September 23, 2005
By Ariel Cohen, Ph.D.
In foreign policy it's critical to "know thine enemy." So
American policymakers should be aware that Russia and China are
inching closer to identifying a common enemy - the United
The two would-be superpowers held unprecedented joint military
exercises Aug. 18-25. Soothingly named "Peace Mission 2005," the
drills took place on the Shandong peninsula on the Yellow Sea, and
included nearly 10,000 troops. Russian long-range bombers, the
army, navy, air force, marine, airborne and logistics units from
both countries were also involved.
Moscow and Beijing claim the maneuvers were aimed at combating
terrorism, extremism and separatism (the last a veiled reference to
Taiwan), but it's clear they were an attempt to counter-balance
American military might.
Joint war games are a logical outcome of the Sino-Russian
Friendship and Cooperation Treaty signed in 2001, and reflect
the shared worldview and growing economic ties between the two
Eastern Hemisphere giants. As the Pravda.ru Web site announced,
"the reconciliation between China and Russia has been driven in
part by mutual unease at U.S. power and a fear of Islamic extremism
in Central Asia."
Relations between Russia and China have steadily improved since the
mid-1980s. The recent military exercises may have helped renew a
post-World War II alliance they forged against the U.S. It lasted
several years before a bitter split, when Soviet leader Nikita
Khrushchev denounced dictator Joseph Stalin's bloody purges and
refused Chairman Mao an honor to be a co-leader of the global
Today, Moscow and Beijing want to build a multi-polar world. That
would require diluting American global supremacy and opposing the
U.S. rhetoric of democratization. Both sides are willing to bend to
reach those goals. China, for example, supported Russia's
heavy-handed tactics in Chechnya (search). Russia, in turn,
supported China's demands that Taiwan reunite with the
A sign of their newfound cooperation surfaced during the July 6
Shanghai Cooperation Organization summit in Astana, Kazakhstan.
China and Russia demanded the U.S. provide a timetable for
withdrawing its troops and bases from central Asia.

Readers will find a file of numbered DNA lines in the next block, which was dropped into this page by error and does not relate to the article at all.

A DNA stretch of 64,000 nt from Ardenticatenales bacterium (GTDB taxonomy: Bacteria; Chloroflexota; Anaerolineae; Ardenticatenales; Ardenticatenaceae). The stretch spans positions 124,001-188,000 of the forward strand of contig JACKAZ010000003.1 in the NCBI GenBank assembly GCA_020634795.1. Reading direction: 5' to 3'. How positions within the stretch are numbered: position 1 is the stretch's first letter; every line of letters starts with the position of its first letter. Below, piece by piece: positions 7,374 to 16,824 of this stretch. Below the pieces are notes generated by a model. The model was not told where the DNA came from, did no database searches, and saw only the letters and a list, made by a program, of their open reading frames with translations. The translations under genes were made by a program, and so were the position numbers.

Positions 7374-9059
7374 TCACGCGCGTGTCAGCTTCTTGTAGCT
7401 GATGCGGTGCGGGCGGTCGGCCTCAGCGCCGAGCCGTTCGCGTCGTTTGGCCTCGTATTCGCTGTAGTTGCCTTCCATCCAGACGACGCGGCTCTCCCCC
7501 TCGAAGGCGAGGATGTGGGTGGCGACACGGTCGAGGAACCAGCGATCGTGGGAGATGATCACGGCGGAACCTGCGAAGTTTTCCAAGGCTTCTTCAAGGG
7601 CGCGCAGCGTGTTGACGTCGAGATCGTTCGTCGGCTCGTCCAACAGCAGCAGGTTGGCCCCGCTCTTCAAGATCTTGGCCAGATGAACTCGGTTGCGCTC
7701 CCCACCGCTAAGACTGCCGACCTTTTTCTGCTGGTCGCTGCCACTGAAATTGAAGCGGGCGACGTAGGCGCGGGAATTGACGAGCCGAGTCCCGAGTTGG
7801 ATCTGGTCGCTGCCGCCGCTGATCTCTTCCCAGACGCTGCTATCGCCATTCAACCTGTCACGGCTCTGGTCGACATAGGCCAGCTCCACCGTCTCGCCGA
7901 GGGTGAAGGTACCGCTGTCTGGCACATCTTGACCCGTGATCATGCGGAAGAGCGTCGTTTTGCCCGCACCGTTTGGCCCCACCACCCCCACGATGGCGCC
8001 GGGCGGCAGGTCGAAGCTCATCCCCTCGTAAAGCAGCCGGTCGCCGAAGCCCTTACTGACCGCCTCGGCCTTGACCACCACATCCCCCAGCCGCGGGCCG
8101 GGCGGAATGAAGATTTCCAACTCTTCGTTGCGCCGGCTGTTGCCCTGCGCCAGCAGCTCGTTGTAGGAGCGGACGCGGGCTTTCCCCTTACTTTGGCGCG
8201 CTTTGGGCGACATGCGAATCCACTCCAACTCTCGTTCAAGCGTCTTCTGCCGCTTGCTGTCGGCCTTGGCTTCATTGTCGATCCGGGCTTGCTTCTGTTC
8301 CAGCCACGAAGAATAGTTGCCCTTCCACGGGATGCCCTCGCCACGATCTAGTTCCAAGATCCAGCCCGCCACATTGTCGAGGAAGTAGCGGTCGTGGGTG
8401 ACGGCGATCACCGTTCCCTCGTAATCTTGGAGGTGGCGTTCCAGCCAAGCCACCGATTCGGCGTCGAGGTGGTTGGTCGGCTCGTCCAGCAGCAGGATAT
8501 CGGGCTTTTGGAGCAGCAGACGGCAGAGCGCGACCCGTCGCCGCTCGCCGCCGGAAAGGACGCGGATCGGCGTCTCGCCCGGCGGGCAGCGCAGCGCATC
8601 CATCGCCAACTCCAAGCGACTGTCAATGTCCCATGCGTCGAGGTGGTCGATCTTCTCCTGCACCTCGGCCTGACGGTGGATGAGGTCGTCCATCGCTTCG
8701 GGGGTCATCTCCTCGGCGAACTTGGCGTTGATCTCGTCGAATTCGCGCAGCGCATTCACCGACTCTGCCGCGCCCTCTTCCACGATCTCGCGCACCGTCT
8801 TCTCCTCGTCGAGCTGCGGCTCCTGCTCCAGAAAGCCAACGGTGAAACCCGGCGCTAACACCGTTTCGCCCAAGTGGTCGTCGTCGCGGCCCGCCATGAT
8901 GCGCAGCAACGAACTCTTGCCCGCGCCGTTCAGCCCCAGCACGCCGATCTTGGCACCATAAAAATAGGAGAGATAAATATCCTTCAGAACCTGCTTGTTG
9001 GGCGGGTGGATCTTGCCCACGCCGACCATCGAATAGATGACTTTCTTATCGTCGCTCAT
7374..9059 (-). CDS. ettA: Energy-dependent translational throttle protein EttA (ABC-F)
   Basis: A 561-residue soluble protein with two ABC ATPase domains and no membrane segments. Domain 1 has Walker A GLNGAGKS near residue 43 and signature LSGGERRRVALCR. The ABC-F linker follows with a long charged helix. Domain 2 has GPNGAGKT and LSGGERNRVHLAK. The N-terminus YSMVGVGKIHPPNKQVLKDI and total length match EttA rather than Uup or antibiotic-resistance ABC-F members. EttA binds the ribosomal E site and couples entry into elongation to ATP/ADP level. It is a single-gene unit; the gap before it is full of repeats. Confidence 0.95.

Geopolitically, China and Russia share interests as well. They both
want to keep insecure central Asian dictators in power, because
those dictators are likely to serve as a counterweight to American
influence. Unfortunately, the harsh regimes may boost the case of
radical Islamists and lead to more extremism and violence in
post-Soviet Muslim areas and the Xinjiang province.
Perhaps more alarming from an American perspective is the close
relationship both China and Russia have with Iran. China has signed
25-year, $50 billion deals to develop and import liquid natural gas
from the giant South Pars field in Iran. Russia benefits from
large-scale contracts with Iran, including construction of the
Bushehr nuclear reactor.
If the U.S. and the three European powers, which failed to
negotiate a halt in the Iranian nuclear program, bring the case
against Tehran to the U.N. Security Council, Russia and China are
likely to block real sanctions. They may threaten to veto a
resolution calling for the use of force to terminate Iran's
Moscow and Beijing want to work together because each country now
views the other as its "strategic rear." Given this reality, the
U.S. should take prudent steps to drive a wedge between Russia and
China. To do that, the Bush administration should:
-Work with Russia to battle radical Islamic groups in Central Asia.
Opposing Islamic terrorism and militancy is a joint interest for
the two powers. Washington should help develop joint energy,
services and manufacturing projects in Central Asia among, for
example, Russian, Turkish and Indian firms.
-Increase intelligence monitoring of relations between Russia and
China, especially in national security areas. Intelligence
gathering should focus on the condition of Russian forces in the
Far East, including the possibility of the Russian Pacific Fleet's
intercepting the U.S. Seventh Fleet in any confrontation in the
East China Sea.
-Strengthen military and security cooperation with India and Japan.
The U.S. should work with them to secure shipping lanes and develop
Central Asia and the Russian Far East to offset China's growing
Despite strides in Sino-Russian rapprochement, Moscow remains
nervous about China, especially its intentions in the Russian far
east and Siberia. Riding the Chinese dragon may well prove even
less comfortable for the Russians than they anticipate.
At that point, they may wish to renew a genuine partnership with
the United States. But until then, we must monitor this emerging
partnership carefully - and work to keep it from getting too
Cohen is research fellow for Russian and Eurasian
studies at the Kathryn and Shelby Cullom Davis Institute for
International Studies at the Heritage Foundation.
First appeared on FoxNews.com
In foreign policy it's critical to "know thine enemy." So American policymakers should be aware that Russia and China are inching closer to identifying a common enemy — the United States.
Ariel Cohen, Ph.D.
Visiting Fellow in Russian and Eurasian Studies and International Energy Policy in the Douglas and Sarah Allison Center for Foreign and National Security Policy, a division of the Kathryn and Shelby Cullom Davis Institute for International Studies, at The Heritage Foundation
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